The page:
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Let Them Eat Grass: Paris Employs Sheep As Eco-Mowers

Sheep used to replace gas-guzzling lawn mowers graze at a truck warehouse at Evry, south of Paris.
Francois Mori
Sheep used to replace gas-guzzling lawn mowers graze at a truck warehouse at Evry, south of Paris.

City officials in Paris are experimenting with an unconventional way to keep urban lawns trimmed.

Agnes Masson used to be simply the director of the Paris city archives. Now, she's also a shepherdess of sorts, responsible for four black sheep munching the lush grass surrounding the gray archives building at the eastern edge of the city.

Masson says the ewes are efficient and easy to care for.

"We don't have to do anything — just look after them to see if the four of them are always together," Masson says. "They have to be all together; if one is out [of] the group, it seems she is a bit depressed."

The sheep are on loan from the city of Paris, which keeps livestock for agricultural schools. The sheep don't need gasoline, so they're ecological as well as cute to look at. The droppings from the sheep also encourage biodiversity by drawing insects, which in turn attract birds to the area.

Sylvain Girard, owner of EcoMouton, shows his flock "mowing" around a truck warehouse.
Francois Mori / AP
Sylvain Girard, owner of EcoMouton, shows his flock "mowing" around a truck warehouse.

The idea of swapping gas mowers for grazers is one that's catching on. Last year, the Louvre tried using two goats to mow the lawn at the Tuileries Garden in central Paris.

Sylvain Girard is head of logistics at an e-business warehouse. Last year, he started a second company called EcoMouton. Mouton means "sheep" in French.

"I put some sheep on my grass, just for my own pleasure at first," Girard says. "And then some customers were so happy to see [them] on my grass, they told me, 'Why don't you offer this for other firms?' Then I started, one year ago."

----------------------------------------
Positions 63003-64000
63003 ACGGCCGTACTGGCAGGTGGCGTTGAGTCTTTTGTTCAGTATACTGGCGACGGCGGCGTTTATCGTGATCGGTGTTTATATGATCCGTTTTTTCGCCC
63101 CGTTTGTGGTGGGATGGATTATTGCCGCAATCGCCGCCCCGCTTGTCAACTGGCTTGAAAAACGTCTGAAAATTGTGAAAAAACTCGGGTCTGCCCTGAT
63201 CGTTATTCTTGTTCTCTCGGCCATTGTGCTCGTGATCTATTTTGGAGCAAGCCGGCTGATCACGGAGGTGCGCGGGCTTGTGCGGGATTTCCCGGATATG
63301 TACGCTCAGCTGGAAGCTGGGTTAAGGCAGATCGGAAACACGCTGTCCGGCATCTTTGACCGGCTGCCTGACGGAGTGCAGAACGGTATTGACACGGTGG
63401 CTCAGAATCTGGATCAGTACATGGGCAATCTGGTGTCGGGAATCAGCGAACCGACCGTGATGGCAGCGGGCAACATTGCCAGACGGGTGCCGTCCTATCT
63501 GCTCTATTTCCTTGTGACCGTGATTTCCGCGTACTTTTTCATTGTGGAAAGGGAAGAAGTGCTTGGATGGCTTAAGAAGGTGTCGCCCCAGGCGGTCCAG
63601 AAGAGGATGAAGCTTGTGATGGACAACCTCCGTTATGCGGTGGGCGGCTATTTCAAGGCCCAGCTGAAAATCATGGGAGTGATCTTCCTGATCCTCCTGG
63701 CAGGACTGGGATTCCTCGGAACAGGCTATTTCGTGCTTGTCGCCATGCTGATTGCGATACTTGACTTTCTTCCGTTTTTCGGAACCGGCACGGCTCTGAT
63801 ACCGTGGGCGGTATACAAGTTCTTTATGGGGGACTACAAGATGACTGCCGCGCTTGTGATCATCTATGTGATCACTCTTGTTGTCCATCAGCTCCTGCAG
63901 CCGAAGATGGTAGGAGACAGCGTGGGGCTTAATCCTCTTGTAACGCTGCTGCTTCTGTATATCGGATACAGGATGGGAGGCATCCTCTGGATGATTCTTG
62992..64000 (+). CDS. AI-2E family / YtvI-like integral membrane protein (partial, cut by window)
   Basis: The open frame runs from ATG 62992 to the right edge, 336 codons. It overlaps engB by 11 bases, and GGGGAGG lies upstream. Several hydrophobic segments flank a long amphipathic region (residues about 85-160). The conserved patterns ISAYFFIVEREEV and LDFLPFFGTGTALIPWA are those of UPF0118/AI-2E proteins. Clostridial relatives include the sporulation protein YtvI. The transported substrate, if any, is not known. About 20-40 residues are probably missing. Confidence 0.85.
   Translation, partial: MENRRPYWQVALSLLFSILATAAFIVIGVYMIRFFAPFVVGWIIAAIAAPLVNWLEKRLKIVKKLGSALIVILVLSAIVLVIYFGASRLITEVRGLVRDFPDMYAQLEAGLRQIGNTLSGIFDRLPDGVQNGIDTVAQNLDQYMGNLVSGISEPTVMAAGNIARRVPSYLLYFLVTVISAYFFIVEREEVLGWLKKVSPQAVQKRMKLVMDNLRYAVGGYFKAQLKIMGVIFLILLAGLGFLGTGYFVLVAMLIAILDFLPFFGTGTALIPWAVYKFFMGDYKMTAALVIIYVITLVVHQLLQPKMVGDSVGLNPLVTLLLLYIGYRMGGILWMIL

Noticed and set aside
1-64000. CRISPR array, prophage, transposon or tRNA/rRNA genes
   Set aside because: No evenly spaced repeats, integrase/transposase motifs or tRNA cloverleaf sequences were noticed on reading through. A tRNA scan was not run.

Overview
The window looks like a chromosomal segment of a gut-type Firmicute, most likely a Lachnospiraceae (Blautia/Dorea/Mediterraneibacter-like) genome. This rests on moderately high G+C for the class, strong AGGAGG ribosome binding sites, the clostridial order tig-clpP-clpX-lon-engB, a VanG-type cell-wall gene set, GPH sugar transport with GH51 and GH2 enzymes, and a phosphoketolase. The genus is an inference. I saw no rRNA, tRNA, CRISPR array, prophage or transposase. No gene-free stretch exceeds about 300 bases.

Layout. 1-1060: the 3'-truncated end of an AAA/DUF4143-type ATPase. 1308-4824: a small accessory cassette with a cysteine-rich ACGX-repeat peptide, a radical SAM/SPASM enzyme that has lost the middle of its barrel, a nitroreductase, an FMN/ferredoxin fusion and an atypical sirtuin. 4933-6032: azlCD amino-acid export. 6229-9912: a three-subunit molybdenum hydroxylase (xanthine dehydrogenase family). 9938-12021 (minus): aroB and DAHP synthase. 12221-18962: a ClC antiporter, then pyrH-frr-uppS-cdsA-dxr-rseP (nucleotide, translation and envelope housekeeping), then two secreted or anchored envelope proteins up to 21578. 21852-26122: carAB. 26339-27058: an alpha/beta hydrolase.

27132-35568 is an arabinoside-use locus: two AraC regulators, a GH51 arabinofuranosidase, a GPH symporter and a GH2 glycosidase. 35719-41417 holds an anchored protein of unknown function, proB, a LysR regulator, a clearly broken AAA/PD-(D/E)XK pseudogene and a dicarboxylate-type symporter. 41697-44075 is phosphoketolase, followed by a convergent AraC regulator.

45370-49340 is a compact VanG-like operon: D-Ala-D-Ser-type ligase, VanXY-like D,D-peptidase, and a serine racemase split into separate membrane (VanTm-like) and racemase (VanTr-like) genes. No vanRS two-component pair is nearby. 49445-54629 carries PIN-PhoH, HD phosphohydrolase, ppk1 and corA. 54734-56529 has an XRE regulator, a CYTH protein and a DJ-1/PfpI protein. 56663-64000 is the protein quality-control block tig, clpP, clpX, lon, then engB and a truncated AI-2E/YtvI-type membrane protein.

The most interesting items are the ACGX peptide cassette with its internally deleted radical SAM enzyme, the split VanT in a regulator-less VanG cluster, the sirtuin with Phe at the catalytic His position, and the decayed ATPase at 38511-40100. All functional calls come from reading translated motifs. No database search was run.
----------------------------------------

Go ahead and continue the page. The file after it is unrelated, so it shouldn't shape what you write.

Girard now has hundreds of sheep rented to companies all over France, including the state electricity provider and carmaker Renault. Girard says his business has doubled and he's gone from four employees to 30. The only problem, he says, is finding shepherds. It's not as easy as just putting an ad in the paper.

"There are really few shepherds here in the suburbs of Paris," he says. "It's very hard ... because they disappeared. Nobody in France [is] creating this type of job. I'm the only one looking for shepherds."

The petite, four-legged lawnmowers are Ouessant sheep, from an island off Brittany, on France's west coast. Girard says the Ouessant breed is too small to be used for commercial meat or wool production and was becoming extinct. The lawn-mowing business offers them a new, economic life.

Girard says he's not sure, however, how well they'll work out in Paris with all the tourists. They may be cute, but they're not domestic animals and shouldn't be touched, he says. The rams can offer a playful, but painful, butt for those who come too close.

Arnaud Louche, an employee here, says having sheep cut the grass is an innovative idea that saves money. And, he says, we don't have to hear the noise of a lawnmower all spring and summer.

Even Jerome Duval, who used to cut the grass here, says he likes the sheep, as long as they don't put him out of a job.

But Girard says if that happens, he's still looking for shepherds.

Sometimes the sheep look like they're sleeping on the job. Girard says they have to sit down and ruminate every couple of hours. Still, this being France, I have to ask him if his sheep follow the 35-hour workweek.

"They ruminate, but they work," he says. "Seven days a week, more than 12 hours a day, and no ... unions."

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Eleanor Beardsley began reporting from France for NPR in 2004 as a freelance journalist, following all aspects of French society, politics, economics, culture and gastronomy. Since then, she has steadily worked her way to becoming an integral part of the NPR Europe reporting team.
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